By The Herald Editorial Board
The Everett City Council, in a 6-0 decision, made the right call last week to put up $1.1 million for initial work in two separate contracts that will help keep the AquaSox High-A Minor League Baseball team in Everett, as professional baseball marks its 40th year in Everett.
The council authorized two contracts; a $344,000 agreement for project management, and a $807,000 pact for environmental impact evaluations of work to either remodel the AquaSox current home at Funko Field at Memorial Stadium, or build a new park at that location or at a site in downtown Everett near the Angel of the Winds Arena.
The council, at the suggestions of Council President Brenda Stonecipher, also intends to create a fiscal advisory committee for the project that could include representatives of the public, the city and county, the team and Everett Public Schools, which manages the use of Memorial Stadium and the baseball park.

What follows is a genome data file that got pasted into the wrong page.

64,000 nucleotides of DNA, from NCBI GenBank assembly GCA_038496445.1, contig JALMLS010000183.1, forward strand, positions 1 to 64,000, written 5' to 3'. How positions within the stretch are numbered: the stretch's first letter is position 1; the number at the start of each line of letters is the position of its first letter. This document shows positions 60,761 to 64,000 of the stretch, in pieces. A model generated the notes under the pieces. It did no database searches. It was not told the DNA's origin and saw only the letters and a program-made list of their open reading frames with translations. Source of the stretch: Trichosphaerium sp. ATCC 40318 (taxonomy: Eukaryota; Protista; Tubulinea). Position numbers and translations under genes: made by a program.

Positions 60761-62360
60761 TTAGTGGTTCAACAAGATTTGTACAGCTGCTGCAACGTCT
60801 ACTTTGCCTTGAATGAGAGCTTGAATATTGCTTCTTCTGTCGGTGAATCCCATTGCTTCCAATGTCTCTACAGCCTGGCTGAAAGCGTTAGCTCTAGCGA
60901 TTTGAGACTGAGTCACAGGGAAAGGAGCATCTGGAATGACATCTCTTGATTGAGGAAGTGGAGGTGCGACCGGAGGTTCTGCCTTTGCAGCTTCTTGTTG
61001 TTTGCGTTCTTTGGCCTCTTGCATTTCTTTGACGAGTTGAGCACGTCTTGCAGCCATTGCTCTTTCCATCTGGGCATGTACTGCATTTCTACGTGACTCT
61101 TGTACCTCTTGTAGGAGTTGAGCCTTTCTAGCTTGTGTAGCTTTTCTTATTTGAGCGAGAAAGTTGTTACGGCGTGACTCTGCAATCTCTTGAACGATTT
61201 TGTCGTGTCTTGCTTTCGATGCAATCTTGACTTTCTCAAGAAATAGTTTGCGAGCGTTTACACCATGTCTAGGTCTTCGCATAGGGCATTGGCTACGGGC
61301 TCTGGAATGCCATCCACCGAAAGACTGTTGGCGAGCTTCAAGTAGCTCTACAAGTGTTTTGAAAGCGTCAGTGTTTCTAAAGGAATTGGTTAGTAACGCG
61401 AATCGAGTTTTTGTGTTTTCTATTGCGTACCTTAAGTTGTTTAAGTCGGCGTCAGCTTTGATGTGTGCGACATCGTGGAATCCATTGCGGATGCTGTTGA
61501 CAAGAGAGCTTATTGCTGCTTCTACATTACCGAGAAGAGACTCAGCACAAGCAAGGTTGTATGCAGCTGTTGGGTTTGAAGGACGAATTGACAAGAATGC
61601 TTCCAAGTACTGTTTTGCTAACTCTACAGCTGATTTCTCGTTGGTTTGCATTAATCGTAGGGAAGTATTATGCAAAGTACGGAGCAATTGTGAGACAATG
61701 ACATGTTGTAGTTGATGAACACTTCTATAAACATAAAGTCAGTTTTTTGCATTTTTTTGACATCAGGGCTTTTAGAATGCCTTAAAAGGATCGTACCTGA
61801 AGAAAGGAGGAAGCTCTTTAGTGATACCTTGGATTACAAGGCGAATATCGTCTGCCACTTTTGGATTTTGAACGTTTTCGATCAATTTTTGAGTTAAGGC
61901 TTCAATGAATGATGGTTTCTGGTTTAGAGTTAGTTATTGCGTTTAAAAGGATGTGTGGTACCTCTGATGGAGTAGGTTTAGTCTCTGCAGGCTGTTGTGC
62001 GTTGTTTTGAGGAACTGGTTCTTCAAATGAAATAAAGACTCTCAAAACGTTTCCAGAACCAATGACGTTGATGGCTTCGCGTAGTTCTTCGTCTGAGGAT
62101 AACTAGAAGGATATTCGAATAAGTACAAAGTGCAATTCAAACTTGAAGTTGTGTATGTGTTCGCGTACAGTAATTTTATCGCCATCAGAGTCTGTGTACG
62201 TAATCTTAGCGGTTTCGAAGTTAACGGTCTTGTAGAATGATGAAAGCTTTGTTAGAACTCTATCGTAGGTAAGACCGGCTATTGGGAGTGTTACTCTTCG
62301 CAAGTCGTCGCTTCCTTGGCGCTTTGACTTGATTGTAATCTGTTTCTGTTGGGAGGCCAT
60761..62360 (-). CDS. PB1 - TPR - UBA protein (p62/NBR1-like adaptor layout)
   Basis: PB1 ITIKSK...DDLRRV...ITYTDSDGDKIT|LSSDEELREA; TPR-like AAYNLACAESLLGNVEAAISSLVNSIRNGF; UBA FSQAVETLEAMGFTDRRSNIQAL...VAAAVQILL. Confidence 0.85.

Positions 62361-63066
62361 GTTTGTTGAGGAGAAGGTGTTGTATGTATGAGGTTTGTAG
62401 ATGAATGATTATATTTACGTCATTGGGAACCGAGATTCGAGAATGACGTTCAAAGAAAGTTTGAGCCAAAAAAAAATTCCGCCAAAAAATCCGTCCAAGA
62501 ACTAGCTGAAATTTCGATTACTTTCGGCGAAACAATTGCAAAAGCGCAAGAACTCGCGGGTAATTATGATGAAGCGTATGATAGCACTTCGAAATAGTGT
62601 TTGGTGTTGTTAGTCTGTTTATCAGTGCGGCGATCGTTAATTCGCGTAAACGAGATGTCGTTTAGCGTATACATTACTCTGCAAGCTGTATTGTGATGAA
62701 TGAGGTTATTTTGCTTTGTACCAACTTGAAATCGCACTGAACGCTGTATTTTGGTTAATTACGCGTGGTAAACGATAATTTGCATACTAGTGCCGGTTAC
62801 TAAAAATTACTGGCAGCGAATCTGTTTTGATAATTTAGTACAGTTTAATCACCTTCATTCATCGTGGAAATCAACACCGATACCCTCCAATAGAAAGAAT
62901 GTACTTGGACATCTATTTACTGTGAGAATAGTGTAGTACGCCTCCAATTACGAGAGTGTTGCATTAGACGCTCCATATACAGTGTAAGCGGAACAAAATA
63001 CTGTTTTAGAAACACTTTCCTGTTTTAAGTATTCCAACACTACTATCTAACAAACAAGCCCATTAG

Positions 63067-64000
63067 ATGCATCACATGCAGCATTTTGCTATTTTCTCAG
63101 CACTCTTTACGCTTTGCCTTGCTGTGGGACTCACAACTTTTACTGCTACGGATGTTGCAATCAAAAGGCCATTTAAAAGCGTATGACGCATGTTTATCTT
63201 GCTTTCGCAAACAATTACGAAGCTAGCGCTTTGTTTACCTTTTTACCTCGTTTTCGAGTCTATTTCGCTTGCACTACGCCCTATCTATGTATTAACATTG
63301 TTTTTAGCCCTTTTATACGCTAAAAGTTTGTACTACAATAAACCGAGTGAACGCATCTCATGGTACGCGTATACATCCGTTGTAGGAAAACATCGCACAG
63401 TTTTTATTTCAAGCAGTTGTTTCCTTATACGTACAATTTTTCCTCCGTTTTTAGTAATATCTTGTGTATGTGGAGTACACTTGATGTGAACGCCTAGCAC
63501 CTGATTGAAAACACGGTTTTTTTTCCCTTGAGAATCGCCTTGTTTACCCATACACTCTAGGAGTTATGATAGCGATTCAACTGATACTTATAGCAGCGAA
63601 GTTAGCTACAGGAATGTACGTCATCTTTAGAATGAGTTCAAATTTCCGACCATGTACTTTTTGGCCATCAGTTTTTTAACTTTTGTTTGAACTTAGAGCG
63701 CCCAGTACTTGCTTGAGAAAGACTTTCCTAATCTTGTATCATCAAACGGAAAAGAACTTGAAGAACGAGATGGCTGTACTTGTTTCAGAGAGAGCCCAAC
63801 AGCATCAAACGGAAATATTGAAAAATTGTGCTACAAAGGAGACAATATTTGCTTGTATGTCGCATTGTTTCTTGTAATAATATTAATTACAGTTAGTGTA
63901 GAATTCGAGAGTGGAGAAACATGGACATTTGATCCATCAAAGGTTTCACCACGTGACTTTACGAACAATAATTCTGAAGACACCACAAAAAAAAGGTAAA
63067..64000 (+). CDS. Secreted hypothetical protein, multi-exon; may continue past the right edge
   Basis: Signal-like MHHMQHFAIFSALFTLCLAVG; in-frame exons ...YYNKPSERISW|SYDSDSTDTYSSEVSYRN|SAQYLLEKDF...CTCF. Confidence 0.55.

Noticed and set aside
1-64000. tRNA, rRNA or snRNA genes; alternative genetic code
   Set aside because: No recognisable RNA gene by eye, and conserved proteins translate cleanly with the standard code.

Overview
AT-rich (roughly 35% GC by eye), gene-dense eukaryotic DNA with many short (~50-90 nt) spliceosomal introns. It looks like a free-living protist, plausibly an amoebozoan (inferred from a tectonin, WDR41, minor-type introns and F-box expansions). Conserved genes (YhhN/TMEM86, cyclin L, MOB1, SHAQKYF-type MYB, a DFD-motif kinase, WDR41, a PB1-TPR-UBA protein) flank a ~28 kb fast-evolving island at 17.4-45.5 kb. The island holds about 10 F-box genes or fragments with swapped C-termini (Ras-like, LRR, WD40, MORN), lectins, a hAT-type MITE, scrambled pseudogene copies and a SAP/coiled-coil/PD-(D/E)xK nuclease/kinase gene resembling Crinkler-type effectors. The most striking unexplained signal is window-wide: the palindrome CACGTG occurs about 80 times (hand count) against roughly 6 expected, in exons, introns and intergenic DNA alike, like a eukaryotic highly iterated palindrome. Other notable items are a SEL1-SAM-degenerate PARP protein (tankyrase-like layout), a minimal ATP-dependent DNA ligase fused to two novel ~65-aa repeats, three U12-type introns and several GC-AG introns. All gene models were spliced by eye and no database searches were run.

The council’s actions — in its investment for initial work and its interest in keeping tabs on the project and its funding — recognize the importance of the baseball club to the city’s economy and its quality of life and the necessity to ensure a public-private partnership makes a significant investment for Everett and Snohomish County and keeps the process transparent and accessible.
Such an investment will be significant. The Seattle company hired as project manager has put a cost estimate of between $40 million and $80 million for either remodel or new construction. And other cities and communities considering their own stadium projects for their Minor League teams have cited potential costs between $80 million and $125 million.
Everett isn’t alone in looking to refurbish or build a new stadium; many of Minor League Baseball’s 120 teams are expected to enjoy new or remodeled parks in the next few years.
The building boom in minor league stadiums is the result of Major League Baseball’s decision to take more control of and make investments in its farm system, the High-A, Double-A and Triple-A teams where players are developed and prepare for play on Major League teams, such as the Seattle Mariners, whose affiliates include Everett and the Triple-A Tacoma Rainiers. Major League Baseball, in 2020, pared the number of affiliates it partners with from 162 teams to the current 120, in part to provide better pay to its players.